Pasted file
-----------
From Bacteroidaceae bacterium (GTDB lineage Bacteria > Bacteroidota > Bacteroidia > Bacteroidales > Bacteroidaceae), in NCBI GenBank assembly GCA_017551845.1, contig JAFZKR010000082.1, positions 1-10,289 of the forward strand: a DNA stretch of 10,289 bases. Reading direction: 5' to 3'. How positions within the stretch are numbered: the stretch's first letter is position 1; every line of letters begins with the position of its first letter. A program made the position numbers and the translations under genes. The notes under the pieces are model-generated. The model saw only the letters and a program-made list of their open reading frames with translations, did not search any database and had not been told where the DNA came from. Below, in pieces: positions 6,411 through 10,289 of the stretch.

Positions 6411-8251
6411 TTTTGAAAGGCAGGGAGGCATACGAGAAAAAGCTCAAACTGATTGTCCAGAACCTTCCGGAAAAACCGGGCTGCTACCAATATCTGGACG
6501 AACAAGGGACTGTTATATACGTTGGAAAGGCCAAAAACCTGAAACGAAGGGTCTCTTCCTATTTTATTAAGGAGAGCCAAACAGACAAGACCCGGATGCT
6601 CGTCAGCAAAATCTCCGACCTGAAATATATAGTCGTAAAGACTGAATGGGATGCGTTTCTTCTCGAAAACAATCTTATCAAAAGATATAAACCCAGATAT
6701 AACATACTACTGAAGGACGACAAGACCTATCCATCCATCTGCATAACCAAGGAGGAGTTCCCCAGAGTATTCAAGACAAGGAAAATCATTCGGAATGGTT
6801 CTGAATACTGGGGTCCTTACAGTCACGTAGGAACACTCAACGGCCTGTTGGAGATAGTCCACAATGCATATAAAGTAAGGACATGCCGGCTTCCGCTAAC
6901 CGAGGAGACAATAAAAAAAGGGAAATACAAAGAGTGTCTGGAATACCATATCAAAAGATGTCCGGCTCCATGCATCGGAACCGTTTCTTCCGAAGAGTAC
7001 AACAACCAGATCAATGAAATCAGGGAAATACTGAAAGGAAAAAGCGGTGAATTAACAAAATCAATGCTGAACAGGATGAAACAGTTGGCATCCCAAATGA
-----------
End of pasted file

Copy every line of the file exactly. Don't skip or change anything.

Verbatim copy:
From Bacteroidaceae bacterium (GTDB lineage Bacteria > Bacteroidota > Bacteroidia > Bacteroidales > Bacteroidaceae), in NCBI GenBank assembly GCA_017551845.1, contig JAFZKR010000082.1, positions 1-10,289 of the forward strand: a DNA stretch of 10,289 bases. Reading direction: 5' to 3'. How positions within the stretch are numbered: the stretch's first letter is position 1; every line of letters begins with the position of its first letter. A program made the position numbers and the translations under genes. The notes under the pieces are model-generated. The model saw only the letters and a program-made list of their open reading frames with translations, did not search any database and had not been told where the DNA came from. Below, in pieces: positions 6,411 through 10,289 of the stretch.

Positions 6411-8251
6411 TTTTGAAAGGCAGGGAGGCATACGAGAAAAAGCTCAAACTGATTGTCCAGAACCTTCCGGAAAAACCGGGCTGCTACCAATATCTGGACG
6501 AACAAGGGACTGTTATATACGTTGGAAAGGCCAAAAACCTGAAACGAAGGGTCTCTTCCTATTTTATTAAGGAGAGCCAAACAGACAAGACCCGGATGCT
6601 CGTCAGCAAAATCTCCGACCTGAAATATATAGTCGTAAAGACTGAATGGGATGCGTTTCTTCTCGAAAACAATCTTATCAAAAGATATAAACCCAGATAT
6701 AACATACTACTGAAGGACGACAAGACCTATCCATCCATCTGCATAACCAAGGAGGAGTTCCCCAGAGTATTCAAGACAAGGAAAATCATTCGGAATGGTT
6801 CTGAATACTGGGGTCCTTACAGTCACGTAGGAACACTCAACGGCCTGTTGGAGATAGTCCACAATGCATATAAAGTAAGGACATGCCGGCTTCCGCTAAC
6901 CGAGGAGACAATAAAAAAAGGGAAATACAAAGAGTGTCTGGAATACCATATCAAAAGATGTCCGGCTCCATGCATCGGAACCGTTTCTTCCGAAGAGTAC
7001 AACAACCAGATCAATGAAATCAGGGAAATACTGAAAGGAAAAAGCGGTGAATTAACAAAATCAATGCTGAACAGGATGAAACAGTTGGCATCCCAAATGA